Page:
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It’s the “Knowledge Economy”, Stupid

The days of people staying with one employer for the whole of their career are long gone.

Today’s employees seek fresh challenges and new roles to help to fulfil their career aspirations. According to recent US research, the median number of years that workers have been with their current employer is just 4.6 years and many predict that this figure still has further to fall as ambitious employees seek ambitious employers to help them achieve their career objectives.

The transient nature of today’s workplace represents a problem not just for human resources but for businesses as a whole. Recent UK research suggests that – accounting for the logistical cost of recruiting and absorbing a new member of staff – the average cost of replacing an employee is £30,614.  This figure is illustrative of the knowledge economy in practice – demonstrating the importance of both the skills and experience which a new employee brings with them as well as those which they must acquire in order to get “up to speed” in their new role. 

With that in mind alone, reducing staff turnover is clearly desirable. The answer for many companies lies in embedding continuous learning and staff training and development. The reason for this is simple: by investing in the knowledge economy you are showing staff you value their personal aspirations, removing the need for them to look elsewhere to realise their career ambitions and helping you to achieve your own business aims.

One example of this ethos in practice can be found in US financial services company BB&T’s four phase Leadership Development Program, the results of which make impressive reading.  The company’s five year retention rate is 80%, outperforming the industry average by 43% and monthly performance figures for graduates of the program are up to 54% higher than direct hire counterparts.

Similarly impressive results following investment in the knowledge economy can be found within pharmaceutical company Genentech, a member of the Roche Group. Its CareerLab program includes support such as learning opportunities in the form of webinar and classroom sessions covering a wide range of topics that are accessible to all employees, plus mentoring and access to career consultants. The program has helped Genentech maintain an employee turnover rate of 6.2% (as compared to the industry average of 11%) and 42% of job openings are sourced from internal candidates, minimising recruitment costs. Furthermore, a two year impact study found that 92% of respondents felt they were more likely to remain with Genentech/Roche and 82% were more engaged in their work.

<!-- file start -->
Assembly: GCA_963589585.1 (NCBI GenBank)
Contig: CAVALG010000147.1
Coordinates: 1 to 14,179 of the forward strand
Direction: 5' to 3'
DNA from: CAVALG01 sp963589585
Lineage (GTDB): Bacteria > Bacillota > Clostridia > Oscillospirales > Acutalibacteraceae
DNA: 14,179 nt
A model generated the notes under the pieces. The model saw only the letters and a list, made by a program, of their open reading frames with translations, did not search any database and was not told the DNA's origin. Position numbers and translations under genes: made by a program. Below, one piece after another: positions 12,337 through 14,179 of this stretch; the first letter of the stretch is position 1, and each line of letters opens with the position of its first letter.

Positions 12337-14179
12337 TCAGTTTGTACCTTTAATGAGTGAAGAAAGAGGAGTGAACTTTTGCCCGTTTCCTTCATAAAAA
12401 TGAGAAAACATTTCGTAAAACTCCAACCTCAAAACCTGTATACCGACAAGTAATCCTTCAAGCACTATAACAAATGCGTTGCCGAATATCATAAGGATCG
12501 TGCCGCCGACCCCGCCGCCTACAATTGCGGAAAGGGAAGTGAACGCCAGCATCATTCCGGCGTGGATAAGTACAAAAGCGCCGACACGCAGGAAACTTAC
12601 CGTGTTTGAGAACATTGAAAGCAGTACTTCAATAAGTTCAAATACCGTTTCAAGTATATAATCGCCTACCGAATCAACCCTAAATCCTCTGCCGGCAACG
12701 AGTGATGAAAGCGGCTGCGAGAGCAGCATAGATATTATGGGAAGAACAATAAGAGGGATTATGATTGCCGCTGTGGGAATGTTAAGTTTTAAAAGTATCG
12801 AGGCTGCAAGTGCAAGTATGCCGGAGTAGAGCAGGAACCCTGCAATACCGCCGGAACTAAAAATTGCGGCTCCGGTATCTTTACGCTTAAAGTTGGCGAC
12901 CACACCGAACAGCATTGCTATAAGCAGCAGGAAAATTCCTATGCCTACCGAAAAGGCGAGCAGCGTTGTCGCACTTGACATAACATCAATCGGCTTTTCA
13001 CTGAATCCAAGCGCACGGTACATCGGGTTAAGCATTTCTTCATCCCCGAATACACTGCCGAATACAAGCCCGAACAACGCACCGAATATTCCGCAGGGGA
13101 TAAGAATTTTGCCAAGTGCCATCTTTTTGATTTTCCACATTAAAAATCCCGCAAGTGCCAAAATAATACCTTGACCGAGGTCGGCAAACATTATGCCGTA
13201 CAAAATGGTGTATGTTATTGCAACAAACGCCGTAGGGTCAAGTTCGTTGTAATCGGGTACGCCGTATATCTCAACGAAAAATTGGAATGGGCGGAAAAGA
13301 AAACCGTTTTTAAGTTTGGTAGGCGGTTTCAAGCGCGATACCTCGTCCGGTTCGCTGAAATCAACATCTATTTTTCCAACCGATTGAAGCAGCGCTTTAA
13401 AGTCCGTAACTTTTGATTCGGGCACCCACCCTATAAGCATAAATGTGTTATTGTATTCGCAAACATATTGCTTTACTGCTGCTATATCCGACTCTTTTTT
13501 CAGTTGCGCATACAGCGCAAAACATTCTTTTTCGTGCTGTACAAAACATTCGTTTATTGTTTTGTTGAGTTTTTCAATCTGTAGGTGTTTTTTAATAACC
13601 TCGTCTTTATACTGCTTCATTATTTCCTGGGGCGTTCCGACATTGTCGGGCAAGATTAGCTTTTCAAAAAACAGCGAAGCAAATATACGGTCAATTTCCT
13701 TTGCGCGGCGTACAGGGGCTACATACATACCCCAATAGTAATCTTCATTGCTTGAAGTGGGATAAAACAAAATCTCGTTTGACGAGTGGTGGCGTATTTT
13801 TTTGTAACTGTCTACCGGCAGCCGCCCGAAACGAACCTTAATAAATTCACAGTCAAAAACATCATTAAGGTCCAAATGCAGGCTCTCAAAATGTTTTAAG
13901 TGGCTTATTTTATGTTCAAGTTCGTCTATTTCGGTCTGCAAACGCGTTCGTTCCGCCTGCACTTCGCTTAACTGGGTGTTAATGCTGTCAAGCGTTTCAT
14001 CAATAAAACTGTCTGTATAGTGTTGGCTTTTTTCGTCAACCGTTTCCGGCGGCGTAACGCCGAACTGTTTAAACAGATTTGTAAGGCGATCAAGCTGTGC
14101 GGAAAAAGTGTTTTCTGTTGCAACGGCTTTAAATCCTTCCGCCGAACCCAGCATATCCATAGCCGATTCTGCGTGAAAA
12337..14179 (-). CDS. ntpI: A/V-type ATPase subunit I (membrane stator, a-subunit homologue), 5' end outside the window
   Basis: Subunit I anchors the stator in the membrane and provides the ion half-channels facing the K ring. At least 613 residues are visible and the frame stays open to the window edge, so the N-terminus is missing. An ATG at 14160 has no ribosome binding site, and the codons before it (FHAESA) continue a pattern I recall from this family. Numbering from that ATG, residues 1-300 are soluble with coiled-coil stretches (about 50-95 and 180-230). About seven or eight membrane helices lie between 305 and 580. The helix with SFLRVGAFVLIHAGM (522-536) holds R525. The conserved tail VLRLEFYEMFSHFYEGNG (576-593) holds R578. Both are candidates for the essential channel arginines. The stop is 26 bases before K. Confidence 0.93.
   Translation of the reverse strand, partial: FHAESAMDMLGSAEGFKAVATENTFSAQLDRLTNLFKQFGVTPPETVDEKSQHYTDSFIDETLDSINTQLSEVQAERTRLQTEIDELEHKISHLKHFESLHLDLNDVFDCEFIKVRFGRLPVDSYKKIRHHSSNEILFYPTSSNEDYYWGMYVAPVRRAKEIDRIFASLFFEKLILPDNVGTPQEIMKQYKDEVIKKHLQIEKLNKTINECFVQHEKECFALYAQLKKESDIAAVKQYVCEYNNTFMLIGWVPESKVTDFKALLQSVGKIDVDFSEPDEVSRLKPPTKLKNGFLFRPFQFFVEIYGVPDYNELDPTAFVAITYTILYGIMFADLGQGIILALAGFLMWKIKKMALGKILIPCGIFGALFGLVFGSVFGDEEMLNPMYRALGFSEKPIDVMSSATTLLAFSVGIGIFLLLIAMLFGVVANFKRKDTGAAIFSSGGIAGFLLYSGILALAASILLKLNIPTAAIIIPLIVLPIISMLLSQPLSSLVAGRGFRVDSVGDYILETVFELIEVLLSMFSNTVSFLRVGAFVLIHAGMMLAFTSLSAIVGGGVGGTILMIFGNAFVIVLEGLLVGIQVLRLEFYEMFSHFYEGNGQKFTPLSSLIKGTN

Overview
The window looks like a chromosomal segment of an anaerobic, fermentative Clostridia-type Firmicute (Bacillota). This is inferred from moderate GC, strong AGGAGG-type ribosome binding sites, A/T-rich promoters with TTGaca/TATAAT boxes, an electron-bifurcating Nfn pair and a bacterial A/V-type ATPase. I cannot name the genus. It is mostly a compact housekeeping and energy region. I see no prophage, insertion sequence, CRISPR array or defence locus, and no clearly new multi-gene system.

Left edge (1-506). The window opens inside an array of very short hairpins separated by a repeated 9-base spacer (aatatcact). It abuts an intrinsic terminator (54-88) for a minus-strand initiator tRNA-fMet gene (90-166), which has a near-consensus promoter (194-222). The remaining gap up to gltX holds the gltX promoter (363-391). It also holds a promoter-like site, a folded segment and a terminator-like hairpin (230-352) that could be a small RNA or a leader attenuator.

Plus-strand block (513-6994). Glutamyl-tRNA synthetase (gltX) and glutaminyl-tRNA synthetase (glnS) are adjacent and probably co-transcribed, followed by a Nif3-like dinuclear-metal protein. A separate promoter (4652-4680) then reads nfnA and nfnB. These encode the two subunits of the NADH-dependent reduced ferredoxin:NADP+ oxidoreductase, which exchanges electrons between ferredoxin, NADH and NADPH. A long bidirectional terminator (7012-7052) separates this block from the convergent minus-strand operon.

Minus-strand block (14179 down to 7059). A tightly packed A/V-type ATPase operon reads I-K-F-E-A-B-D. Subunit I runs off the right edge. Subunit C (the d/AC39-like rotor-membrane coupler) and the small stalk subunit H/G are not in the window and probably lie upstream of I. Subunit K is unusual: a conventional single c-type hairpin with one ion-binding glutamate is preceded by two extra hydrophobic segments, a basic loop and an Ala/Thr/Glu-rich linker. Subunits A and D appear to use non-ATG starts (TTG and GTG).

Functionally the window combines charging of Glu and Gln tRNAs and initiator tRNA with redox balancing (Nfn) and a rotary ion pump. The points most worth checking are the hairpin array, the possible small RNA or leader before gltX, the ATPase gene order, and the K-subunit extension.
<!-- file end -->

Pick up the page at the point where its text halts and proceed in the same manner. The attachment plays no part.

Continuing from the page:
The value of investment in people management is borne out in research commisioned by Investors in People.

The report, "The impact of investing in people", estimates that if all UK businesses followed the best performing businesses’ approach to improved people management, the UK economy could make efficiency gains of £77bn.

Examples such as those from BB&T and Genentech and the statistics from our research clearly demonstrate the value of the knowledge economy and show how embedding continuous learning in the culture of your organisation has enormous pay offs.

The question is: how does your organisation measure up? Is continuous learning a part of your business culture? Do your most ambitious recruits stay with the company, progress through the ranks, support your objectives and deliver results?  In short, does your company leverage the benefits of the knowledge economy?

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